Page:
“In order for us to support the private sector in Argentina, there is still a need for macro stability and a higher [interest] rate,” Jordan Schwartz, the executive vice president of the Inter-American Development Bank, told Clarin. “The social crisis is the frontier that must be crossed successfully.”

A similar message was relayed by a number of investment fund managers: the social crisis created by Milei’s economic policies must first be overcome before funding will be made available for businesses. Until then, said Schwartz, there will be no financial support for Argentina’s private sector.

Ominously, even the International Monetary Fund (IMF), whose second-in-command, Gita Gopinath, met with Milei this week to discuss Argentina’s economic challenges, already downgraded its economic forecast for the country in its January report, predicting a 2.8% recession in 2024. One can expect further downgrades in the months to come, as even Milei himself has warned that the worst is yet to come. By 2025, however, the IMF expects the economy to bounce back in spectacular fashion (+1.9%). But as the Greeks (and other long-suffering nations) well know, the Fund has an annoying habit of forecasting miraculous mid-term recoveries for hair-shirt economies that never quite materialise.

* Of course, this is Argentina we are talking about, a country that has, for a host of reasons, been in a near-constant state of crisis for most of its history, as Jeffrey Sachs said in a recent interview with The Duran. As such, another corralito-type event is not out of the question.


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  1. john r fiore

    Prof. Sachs introduced “shock economic therapy”, basically mass privatization to Russia in 1991…it was refused 2 years later and prof sachs and another norwegian economist left Russia….it Russia some time, but they finally found what worked…a partnership of state owned natural resource companies and weapons companies with private partners….as for Milei, doesnt he know what US vulture funds and US courts did to Argentina with the debt crisis of 2000, 2001…Professor Sachs was correct when he stated, loudly, in the 90’s that the IMF should also be a bankrupcty court for desperate countries overloaded with debt….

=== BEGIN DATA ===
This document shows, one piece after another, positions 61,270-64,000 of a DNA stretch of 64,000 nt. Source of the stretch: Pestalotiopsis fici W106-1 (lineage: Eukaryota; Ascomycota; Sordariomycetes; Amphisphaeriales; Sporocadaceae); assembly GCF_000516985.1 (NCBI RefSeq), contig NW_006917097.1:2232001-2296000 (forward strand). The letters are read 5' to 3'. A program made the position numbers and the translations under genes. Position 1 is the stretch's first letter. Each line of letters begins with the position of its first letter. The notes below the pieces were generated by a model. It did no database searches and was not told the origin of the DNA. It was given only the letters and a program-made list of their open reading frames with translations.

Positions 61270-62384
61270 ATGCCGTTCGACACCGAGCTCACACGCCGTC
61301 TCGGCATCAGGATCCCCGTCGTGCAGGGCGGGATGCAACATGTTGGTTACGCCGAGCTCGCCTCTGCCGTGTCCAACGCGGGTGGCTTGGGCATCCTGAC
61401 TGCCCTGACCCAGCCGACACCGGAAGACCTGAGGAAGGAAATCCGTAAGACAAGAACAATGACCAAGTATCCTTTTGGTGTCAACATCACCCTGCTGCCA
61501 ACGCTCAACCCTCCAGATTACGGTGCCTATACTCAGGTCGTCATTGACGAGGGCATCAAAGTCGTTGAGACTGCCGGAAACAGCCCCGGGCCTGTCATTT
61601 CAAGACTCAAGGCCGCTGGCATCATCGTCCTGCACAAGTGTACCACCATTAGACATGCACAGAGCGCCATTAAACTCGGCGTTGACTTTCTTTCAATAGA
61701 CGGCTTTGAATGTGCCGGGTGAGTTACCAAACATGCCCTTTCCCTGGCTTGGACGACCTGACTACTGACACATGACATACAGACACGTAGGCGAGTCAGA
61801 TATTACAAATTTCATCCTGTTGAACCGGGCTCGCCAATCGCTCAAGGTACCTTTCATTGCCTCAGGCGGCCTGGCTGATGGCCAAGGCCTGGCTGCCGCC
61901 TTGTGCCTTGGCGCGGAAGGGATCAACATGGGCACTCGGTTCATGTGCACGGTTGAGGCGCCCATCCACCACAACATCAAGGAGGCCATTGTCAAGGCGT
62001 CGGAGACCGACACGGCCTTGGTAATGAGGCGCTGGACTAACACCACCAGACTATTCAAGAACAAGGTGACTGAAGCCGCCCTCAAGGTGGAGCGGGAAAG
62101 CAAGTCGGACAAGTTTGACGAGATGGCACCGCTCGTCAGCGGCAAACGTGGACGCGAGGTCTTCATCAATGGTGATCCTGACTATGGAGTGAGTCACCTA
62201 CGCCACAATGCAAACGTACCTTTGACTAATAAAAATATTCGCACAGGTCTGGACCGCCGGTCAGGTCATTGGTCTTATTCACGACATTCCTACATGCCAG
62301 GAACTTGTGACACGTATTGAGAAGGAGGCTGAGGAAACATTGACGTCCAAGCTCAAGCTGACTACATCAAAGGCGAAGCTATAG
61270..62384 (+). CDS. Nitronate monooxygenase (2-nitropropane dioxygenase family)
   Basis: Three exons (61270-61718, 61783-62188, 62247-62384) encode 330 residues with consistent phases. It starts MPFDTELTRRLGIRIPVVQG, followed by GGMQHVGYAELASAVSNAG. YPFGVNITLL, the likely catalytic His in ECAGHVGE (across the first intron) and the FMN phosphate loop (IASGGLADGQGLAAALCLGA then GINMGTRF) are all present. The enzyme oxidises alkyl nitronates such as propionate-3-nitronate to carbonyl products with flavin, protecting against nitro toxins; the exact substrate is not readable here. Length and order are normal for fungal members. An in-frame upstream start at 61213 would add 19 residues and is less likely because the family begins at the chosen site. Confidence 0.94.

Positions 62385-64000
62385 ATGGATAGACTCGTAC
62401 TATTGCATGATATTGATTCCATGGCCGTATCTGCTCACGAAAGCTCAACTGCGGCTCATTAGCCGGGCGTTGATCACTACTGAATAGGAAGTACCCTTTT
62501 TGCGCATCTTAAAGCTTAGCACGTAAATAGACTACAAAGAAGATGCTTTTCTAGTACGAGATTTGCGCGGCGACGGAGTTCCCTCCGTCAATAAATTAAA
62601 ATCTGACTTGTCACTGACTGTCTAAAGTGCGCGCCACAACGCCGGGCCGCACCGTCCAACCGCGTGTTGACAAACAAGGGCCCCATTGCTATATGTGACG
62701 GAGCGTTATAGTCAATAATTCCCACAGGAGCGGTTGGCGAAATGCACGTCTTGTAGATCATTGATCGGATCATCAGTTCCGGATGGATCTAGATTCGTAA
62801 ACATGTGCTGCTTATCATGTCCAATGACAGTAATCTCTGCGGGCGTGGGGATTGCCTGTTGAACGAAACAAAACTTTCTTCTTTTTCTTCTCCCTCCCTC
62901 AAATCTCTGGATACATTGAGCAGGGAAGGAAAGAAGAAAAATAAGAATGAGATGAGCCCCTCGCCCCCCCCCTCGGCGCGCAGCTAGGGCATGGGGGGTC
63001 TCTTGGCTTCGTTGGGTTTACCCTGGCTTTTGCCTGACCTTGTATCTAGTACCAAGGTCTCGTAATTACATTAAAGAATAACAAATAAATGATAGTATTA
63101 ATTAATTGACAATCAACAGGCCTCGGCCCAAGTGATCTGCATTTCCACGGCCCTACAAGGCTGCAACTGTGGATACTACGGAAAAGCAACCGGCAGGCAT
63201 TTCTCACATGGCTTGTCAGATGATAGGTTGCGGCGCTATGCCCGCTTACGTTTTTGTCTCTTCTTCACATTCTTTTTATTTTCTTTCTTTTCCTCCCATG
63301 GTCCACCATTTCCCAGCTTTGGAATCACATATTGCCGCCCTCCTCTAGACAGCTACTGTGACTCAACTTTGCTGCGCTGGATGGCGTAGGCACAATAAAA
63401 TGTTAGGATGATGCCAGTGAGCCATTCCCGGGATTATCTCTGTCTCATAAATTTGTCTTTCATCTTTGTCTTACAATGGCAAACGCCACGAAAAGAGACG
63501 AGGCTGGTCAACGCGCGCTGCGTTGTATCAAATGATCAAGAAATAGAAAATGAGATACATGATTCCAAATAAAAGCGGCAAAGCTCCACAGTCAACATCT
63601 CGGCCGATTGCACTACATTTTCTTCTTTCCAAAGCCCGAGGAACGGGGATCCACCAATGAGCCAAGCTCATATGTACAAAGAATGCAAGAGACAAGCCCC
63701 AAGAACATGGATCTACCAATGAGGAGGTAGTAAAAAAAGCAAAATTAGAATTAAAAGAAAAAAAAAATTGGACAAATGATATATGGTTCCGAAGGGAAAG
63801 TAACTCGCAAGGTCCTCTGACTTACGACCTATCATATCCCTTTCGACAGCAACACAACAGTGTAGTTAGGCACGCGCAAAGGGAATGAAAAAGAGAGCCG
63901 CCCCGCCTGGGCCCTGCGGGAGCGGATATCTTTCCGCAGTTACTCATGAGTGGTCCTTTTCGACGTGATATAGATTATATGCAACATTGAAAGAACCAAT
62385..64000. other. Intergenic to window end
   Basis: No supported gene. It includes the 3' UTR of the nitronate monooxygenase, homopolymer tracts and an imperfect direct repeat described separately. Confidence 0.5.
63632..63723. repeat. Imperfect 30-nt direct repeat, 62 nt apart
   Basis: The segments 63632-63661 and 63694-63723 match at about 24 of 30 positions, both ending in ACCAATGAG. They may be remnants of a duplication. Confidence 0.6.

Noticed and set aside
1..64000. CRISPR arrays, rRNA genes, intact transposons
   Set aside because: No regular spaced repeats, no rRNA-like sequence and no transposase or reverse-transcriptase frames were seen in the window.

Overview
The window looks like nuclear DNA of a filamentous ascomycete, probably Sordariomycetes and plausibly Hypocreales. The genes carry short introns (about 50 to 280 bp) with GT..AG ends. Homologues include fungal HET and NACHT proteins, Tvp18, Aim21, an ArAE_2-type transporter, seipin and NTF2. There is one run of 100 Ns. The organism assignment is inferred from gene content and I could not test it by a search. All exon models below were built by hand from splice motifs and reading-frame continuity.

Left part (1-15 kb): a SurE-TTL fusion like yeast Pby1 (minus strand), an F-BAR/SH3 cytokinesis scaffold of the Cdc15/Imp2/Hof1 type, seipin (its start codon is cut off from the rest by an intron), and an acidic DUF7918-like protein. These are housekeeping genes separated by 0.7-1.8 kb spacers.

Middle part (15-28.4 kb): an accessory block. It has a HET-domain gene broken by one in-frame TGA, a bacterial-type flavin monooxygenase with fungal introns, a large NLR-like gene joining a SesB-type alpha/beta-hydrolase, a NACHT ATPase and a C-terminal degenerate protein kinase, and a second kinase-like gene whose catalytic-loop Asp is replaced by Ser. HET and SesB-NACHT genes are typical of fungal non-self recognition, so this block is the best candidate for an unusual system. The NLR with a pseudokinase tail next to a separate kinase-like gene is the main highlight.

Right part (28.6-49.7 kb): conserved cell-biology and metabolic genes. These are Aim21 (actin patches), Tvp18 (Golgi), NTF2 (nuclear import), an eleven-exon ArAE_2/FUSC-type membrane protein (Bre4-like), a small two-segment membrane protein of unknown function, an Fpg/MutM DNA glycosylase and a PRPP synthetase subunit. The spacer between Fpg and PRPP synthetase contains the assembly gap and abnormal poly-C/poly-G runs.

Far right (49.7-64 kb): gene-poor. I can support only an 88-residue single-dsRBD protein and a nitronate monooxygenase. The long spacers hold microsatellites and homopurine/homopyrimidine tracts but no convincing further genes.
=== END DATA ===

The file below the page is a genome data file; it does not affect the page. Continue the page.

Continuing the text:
1. Adam Eran

      JFYI, Sachs denies he recommended the Russian privatization, and is now persona non grata amongst Washington’s PMC

  2. The Rev Kev

    I’m thinking that we should set up a betting pool. On when a caravan of some ten thousand desperate Argentinians get together and start heading to the US border. You know it is going to happen. That won’t make Milei many friends in Washington but the guy will claim that you have to break a few eggs to make an omelette or some such rubbish.

    1. Fernando

      There are plenty going there now… arriving to Miami airport… although the most desperate won’t get there… it’s quite a journey on foot…

  3. Mikel

    “…By 2025, however, the IMF expects the economy to bounce back in spectacular fashion (+1.9%)…”

    It’s the kind of degenerate extremism the IMF loves, so they can’t help but blindly cheerlead.

  4. vao

    Families lost their life savings in the “corralito” of late 2021

    This is a typo, since the corralito actually took place in 2001.

    By the way, to complete the historical background: